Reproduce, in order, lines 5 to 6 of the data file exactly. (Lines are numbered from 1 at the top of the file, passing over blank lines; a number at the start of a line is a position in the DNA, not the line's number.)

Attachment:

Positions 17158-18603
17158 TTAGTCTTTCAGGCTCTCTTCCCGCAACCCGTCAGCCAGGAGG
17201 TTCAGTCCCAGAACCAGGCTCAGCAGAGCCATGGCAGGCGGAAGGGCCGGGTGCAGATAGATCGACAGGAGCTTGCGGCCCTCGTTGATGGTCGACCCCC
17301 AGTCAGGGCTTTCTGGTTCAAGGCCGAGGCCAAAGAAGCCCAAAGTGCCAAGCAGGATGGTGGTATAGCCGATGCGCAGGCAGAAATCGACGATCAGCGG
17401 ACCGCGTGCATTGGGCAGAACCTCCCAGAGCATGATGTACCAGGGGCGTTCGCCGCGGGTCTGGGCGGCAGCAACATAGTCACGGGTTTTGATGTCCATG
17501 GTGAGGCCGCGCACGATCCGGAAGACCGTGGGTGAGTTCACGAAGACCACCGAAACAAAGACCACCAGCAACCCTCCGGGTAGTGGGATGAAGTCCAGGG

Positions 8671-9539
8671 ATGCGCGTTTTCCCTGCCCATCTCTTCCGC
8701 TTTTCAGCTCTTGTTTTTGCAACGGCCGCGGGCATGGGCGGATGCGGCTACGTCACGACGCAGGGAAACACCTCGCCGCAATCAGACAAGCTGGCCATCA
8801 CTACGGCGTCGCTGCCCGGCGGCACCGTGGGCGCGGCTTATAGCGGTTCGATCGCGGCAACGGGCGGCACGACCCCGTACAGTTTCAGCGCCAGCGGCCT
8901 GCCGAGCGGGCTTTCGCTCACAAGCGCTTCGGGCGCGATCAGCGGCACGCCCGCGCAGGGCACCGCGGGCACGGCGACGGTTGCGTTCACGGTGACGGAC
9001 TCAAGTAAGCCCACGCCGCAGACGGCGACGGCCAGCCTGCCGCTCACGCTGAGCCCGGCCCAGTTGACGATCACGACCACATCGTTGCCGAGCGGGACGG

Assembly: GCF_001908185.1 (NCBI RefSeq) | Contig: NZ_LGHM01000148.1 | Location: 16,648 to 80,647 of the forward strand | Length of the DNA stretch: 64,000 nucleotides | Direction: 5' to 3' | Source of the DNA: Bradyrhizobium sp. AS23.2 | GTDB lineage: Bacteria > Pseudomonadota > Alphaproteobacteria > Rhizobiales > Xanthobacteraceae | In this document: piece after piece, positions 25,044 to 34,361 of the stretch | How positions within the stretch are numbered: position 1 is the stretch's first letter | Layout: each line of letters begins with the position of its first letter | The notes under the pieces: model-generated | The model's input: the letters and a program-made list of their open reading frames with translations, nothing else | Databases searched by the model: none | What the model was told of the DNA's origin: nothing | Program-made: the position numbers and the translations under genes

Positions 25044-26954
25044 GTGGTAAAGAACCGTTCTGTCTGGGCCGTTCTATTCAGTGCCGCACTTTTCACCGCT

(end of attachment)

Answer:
17401 ACCGCGTGCATTGGGCAGAACCTCCCAGAGCATGATGTACCAGGGGCGTTCGCCGCGGGTCTGGGCGGCAGCAACATAGTCACGGGTTTTGATGTCCATG
17501 GTGAGGCCGCGCACGATCCGGAAGACCGTGGGTGAGTTCACGAAGACCACCGAAACAAAGACCACCAGCAACCCTCCGGGTAGTGGGATGAAGTCCAGGG